It is expected that the principles set out in the guidance shall make the cross-border distribution of software to end-users in B2B transactions much easier. The guidance sets forth clear – and relatively easy to follow – criteria when WHT would need to be levied on cross-border payments. It can therefore be expected that in B2B transactions, German resident end-users will better understand when not to withhold tax in situations corresponding to the examples covered in the guidance so that no WHT exemption certificate from the German tax authorities should be needed in these cases.
Uncertainties may arise in the case of combined contracts. According to the guidance, the full remuneration should be subject to WHT where the granting of the comprehensive rights is the prevailing element of the agreement and a split of the remuneration is not possible. Based on the wording of the guidance, this should always be the case where comprehensive rights are granted to the customer and the software is adapted or developed for the customer by the software provider. No WHT has to be withheld where the rights granted account for 10% or less of the total remuneration.
In cases of doubt or disagreement between the software provider and the customer on whether the principles of their specific arrangement would be covered by the guidance or whether a portion of the remuneration would trigger WHT, it may still be possible to obtain a WHT exemption certificate to reduce the uncertainty.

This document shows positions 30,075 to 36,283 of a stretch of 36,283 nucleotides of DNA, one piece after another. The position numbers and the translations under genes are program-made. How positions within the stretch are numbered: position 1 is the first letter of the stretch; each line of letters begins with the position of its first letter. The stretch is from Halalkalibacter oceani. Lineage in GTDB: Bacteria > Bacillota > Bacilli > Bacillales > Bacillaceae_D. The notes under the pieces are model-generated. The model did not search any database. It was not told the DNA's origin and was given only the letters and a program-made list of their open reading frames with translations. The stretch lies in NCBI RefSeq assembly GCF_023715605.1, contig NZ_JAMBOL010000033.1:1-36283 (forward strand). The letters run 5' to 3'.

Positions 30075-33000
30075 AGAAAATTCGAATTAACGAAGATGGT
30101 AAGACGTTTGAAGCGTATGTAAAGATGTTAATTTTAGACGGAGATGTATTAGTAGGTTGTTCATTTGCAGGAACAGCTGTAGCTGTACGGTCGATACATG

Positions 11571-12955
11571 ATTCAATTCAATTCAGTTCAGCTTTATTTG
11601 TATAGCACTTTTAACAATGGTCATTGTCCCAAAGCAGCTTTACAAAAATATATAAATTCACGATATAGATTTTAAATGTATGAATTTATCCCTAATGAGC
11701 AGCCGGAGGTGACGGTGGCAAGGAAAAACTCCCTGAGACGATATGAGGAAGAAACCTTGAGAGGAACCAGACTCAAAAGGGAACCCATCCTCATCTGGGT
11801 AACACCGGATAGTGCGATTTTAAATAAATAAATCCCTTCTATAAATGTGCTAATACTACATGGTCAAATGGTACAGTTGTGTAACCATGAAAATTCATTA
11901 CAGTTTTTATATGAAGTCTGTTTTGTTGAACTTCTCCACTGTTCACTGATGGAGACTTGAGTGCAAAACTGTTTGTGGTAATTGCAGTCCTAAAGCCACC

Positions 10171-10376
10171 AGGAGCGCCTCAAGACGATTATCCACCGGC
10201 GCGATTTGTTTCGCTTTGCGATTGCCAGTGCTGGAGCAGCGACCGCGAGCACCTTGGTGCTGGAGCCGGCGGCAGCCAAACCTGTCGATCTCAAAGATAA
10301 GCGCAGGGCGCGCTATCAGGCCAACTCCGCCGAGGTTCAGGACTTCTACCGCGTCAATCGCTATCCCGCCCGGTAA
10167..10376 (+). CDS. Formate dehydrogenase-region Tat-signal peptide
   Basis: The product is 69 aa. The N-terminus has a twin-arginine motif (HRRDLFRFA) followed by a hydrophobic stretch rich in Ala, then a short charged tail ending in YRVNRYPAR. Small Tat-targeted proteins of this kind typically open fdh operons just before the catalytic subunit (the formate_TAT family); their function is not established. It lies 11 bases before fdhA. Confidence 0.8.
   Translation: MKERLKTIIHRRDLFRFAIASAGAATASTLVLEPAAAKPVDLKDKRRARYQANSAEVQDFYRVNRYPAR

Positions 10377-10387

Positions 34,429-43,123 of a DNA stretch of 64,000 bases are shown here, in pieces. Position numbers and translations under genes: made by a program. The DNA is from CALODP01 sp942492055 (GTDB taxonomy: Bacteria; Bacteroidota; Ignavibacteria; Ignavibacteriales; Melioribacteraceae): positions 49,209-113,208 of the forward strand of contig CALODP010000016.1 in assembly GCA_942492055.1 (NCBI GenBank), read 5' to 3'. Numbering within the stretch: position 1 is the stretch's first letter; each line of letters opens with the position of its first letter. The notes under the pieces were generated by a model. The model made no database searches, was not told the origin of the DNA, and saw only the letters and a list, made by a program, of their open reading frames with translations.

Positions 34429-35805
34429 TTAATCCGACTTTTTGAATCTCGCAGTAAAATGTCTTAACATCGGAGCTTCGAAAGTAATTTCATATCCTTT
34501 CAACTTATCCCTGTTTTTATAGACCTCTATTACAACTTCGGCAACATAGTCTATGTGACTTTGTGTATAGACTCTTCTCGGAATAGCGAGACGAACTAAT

As noted above, the guidance will only apply to remuneration for software and databases. Therefore, uncertainty remains e.g., for the cross-border sale of image rights/pictures in B2B transactions which customers may use for their business (e.g., for display in brochures, on webpages or similar). If, in these cases, WHT exemption certificates are not an option – e.g., because of the number of German customers – nonresident vendors should review whether they could take other measures to address the uncertainty resulting from the classification of payments received from their German customers. In very exceptional cases, it may be possible to discuss with the FTO the possibility of a blanket WHT exemption certificate (typically any such agreement would require the consent of the Federal Ministry of Finance). If this is not an option, vendors may consider contractual agreements shifting the financial risk to their customers to limit their own exposure – or serving the German market through a German resident distribution entity and thus avoiding the WHT obligation on customer payments completely.
Moreover, the guidance does not address other forms of digital transactions, e.g., sale of online advertising space, content streaming or online gaming so uncertainties can be expected to remain in these areas.
Nevertheless, the official guidance should be welcomed by taxpayers as it addresses the technical uncertainties in a pragmatic way. For the cases not covered by the guidance, however, the existing procedural difficulties remain. Elimination of these procedural difficulties is likely to require a change in law to fundamentally improve this process and make it easier to apply in cases where a nonresident has a large number of customers in Germany.
For additional information with respect to this Alert, please contact the following:
Ernst & Young GmbH, München
- Christian Ehlermann
- Katja Nakhai
Ernst & Young LLP, German Tax Desk, New York
- Tobias Appl
- Thomas Eckhardt
- Markus Schweizer
- Nicolai Huschke
- Valeska Schierle
- Ivo Schmohl
EYG no. 06234-171Gbl